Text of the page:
It's easy to forget that 26-year-old Robshaw still has just 12 caps and he freely admits he can travel on the London Underground and pass unnoticed among his capital's other tube users.
But he also knows that with the 2013 RBS 6 Nations about to kick off, his public profile is about to soar - and he's also aware of just how far England have come under his leadership.
"Everyone is watching now, the Six Nations is so much more public," he said.
"But it's been brilliant, we've had a great 12 months where there have been highs and lows and I'm sure there will be more to come and it's about moving forward from where we are now.
"I've only actually played Scotland once, it was my first time leading the guys out and playing at Murrayfield, it was a special occasion.
"We spoke in the week back then about what to expect going up there and when we actually pulled into the car park, the bag pipe men suddenly appeared and delayed us by about five or ten minutes and that was when it hit you.
"But we had prepared for it and we got the right result.
"We are in a different situation now as a team that is a bit more experienced and we have played the best teams in the world so hopefully we can draw on that and kick off to a good start.
"We are in a good place and this is a tournament that it's so important to hit the ground running, to have that at Twickenham is massive.
"Everyone wants to get off to a winning start but it's about how you go about that that brings the results.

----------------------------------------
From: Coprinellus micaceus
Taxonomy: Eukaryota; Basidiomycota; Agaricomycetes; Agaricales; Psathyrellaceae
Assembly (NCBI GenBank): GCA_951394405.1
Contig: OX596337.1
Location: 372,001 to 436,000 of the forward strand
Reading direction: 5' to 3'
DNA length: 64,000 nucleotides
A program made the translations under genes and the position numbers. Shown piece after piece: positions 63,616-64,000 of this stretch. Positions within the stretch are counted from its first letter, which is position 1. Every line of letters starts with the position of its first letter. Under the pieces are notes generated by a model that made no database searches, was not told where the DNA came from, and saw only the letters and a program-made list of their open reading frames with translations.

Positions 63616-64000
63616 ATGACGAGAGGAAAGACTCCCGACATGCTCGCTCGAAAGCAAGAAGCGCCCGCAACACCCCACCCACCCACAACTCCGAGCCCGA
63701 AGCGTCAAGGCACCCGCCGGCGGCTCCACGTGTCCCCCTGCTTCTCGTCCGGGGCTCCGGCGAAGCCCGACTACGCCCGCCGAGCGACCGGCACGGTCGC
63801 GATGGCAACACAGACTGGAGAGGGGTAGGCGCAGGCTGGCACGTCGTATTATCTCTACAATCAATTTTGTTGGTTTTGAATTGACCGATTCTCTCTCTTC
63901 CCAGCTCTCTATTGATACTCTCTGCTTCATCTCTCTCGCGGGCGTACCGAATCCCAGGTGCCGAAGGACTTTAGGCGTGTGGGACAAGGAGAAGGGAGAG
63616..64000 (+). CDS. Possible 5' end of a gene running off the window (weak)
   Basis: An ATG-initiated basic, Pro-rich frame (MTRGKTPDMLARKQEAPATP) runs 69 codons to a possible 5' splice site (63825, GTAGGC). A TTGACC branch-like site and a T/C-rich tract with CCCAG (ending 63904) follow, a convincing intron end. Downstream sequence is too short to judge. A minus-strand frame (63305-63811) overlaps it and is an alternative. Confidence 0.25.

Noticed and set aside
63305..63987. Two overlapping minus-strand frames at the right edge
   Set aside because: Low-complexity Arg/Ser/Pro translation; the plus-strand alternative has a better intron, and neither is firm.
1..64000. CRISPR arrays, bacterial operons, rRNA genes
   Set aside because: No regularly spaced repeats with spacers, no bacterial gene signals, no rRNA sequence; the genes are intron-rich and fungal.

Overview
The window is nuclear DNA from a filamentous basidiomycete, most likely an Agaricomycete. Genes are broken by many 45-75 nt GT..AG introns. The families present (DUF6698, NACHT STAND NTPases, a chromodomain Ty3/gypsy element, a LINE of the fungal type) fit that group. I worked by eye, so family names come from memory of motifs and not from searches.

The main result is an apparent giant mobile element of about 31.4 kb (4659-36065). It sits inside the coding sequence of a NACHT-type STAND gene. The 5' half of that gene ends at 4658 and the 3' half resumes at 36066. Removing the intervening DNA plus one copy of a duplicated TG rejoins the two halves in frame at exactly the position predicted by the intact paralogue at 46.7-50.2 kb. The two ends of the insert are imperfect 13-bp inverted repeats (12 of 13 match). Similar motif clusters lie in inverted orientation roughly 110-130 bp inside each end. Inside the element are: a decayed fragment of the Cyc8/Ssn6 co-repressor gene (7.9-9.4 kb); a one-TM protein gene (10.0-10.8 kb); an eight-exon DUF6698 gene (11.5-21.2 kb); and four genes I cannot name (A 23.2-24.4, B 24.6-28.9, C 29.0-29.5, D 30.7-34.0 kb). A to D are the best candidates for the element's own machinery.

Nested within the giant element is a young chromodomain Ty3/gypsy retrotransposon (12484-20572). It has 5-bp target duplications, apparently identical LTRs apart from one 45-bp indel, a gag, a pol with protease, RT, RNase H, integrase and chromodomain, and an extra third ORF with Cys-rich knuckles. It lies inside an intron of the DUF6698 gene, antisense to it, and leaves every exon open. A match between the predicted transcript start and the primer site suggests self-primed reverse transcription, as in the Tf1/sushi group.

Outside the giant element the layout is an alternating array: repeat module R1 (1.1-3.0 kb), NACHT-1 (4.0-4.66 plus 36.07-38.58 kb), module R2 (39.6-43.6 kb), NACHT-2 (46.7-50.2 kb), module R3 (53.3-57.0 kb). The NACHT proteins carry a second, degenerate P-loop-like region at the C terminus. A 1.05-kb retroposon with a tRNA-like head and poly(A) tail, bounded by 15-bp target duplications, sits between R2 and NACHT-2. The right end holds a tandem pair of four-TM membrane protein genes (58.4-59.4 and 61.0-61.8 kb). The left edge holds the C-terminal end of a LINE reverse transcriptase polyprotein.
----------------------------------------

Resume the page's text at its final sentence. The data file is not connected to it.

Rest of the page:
"It's always a huge honour, to lead the guys out at Twickenham is what you dream about doing but I'm in a lucky position and have some great people around me."
Making victory over the All Blacks all the sweeter for Robshaw was that he was vilified in many quarters following England's narrow defeats to South Africa and Australia.
To many observers, they must now reproduce that kind of form against Scotland but Robshaw admits that his teammates' reaction to his decisions against the Springboks proved that it's a burden he does not carry alone.
"We finished on the back of that New Zealand game and we've spoken about how this is what our benchmark to be and how we go about building on that," he added.
"We spoke after the South Africa game and I went home head down and it wasn't until I got back in there and into the camp and spoke to the guys who were saying don't worry we'll go out there and win next weekend.
"It really made me appreciate the character of the squad we have at the moment and Stuart has been very open about the leadership group that we have and the handful of players in the leadership group.
"We have a core group, a handful of leaders with the likes of Dylan Hartley and Geoff Parling who drive the forwards, the nine and 10 running things and Brad Barritt on the defensive side.
"When a tough decision has to be made it comes from us guys and it will have the backing of those guys.
"And while it may not be the popular one it's for the goodness of the team and the better of the side."